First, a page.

The people who abolish public-houses go by charts and tables of figures and the reports of committees — exactly as a despot could do. The man who uses public-houses, the man who runs a public-house, has something to say about them from his experience — which is exactly what a democrat ought to say. If you pay no attention to his personal point, he will feel that he is being ruled, not even by a despot selected for his knowledge, but simply by another tribe selected for its ignorance. He will not even resent being ruled by the expert. He will resent being ruled by the inexpert; and he will resent it more.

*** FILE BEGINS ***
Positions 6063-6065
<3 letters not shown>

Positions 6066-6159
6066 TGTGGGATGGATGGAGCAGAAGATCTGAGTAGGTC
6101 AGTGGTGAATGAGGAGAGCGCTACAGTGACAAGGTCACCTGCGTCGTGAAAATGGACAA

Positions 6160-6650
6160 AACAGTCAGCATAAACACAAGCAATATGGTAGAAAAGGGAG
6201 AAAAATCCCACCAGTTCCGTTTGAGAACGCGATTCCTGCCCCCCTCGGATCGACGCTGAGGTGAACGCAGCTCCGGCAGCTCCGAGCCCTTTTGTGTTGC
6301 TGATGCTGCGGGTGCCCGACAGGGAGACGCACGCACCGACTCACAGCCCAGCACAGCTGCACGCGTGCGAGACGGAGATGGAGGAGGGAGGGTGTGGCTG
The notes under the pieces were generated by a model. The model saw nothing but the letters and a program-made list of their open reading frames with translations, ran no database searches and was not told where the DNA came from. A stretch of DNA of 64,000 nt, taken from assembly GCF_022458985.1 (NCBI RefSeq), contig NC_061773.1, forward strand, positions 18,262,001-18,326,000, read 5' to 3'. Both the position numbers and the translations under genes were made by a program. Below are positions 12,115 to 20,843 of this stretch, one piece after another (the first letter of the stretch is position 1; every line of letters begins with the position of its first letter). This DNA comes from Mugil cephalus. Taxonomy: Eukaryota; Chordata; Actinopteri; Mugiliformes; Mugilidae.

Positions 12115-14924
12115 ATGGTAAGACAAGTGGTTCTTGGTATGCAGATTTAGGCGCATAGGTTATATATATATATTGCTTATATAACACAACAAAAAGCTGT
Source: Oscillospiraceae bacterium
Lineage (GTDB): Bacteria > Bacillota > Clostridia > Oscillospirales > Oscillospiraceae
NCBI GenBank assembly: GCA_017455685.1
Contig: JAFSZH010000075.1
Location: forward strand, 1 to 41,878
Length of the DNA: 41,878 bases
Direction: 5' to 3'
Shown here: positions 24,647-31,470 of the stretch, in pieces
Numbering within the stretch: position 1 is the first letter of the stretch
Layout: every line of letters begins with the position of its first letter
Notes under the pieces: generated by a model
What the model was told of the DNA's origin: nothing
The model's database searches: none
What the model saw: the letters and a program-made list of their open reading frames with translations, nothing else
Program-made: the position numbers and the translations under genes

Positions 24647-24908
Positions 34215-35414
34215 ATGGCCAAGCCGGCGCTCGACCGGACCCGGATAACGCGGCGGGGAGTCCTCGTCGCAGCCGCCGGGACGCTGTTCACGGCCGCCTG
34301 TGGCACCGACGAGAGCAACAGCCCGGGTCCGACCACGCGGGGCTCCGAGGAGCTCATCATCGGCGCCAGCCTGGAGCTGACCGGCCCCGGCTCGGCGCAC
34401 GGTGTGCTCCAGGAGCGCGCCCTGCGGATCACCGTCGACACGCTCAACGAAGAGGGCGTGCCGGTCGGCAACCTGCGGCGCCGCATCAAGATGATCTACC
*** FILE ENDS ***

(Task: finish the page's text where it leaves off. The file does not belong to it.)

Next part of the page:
— Illustrated London News, 25 April 1914.